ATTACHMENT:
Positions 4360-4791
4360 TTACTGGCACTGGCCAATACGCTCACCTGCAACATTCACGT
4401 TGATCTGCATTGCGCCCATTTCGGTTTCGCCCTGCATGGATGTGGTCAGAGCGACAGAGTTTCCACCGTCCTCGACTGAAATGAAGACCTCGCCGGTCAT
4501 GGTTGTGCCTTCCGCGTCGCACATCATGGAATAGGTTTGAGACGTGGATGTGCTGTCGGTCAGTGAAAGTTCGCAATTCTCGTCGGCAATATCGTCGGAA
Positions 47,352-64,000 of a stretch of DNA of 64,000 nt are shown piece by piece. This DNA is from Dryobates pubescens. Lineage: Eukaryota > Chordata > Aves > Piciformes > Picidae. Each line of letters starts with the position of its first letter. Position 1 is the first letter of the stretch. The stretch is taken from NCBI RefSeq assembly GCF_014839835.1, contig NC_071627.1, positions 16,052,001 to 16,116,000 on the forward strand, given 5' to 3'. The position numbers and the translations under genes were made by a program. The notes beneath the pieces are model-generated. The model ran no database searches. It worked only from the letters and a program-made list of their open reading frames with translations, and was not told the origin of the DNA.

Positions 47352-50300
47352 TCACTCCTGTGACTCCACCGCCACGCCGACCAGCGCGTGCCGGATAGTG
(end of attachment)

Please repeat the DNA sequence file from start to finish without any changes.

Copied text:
Positions 4360-4791
4360 TTACTGGCACTGGCCAATACGCTCACCTGCAACATTCACGT
4401 TGATCTGCATTGCGCCCATTTCGGTTTCGCCCTGCATGGATGTGGTCAGAGCGACAGAGTTTCCACCGTCCTCGACTGAAATGAAGACCTCGCCGGTCAT
4501 GGTTGTGCCTTCCGCGTCGCACATCATGGAATAGGTTTGAGACGTGGATGTGCTGTCGGTCAGTGAAAGTTCGCAATTCTCGTCGGCAATATCGTCGGAA
Positions 47,352-64,000 of a stretch of DNA of 64,000 nt are shown piece by piece. This DNA is from Dryobates pubescens. Lineage: Eukaryota > Chordata > Aves > Piciformes > Picidae. Each line of letters starts with the position of its first letter. Position 1 is the first letter of the stretch. The stretch is taken from NCBI RefSeq assembly GCF_014839835.1, contig NC_071627.1, positions 16,052,001 to 16,116,000 on the forward strand, given 5' to 3'. The position numbers and the translations under genes were made by a program. The notes beneath the pieces are model-generated. The model ran no database searches. It worked only from the letters and a program-made list of their open reading frames with translations, and was not told the origin of the DNA.

Positions 47352-50300
47352 TCACTCCTGTGACTCCACCGCCACGCCGACCAGCGCGTGCCGGATAGTG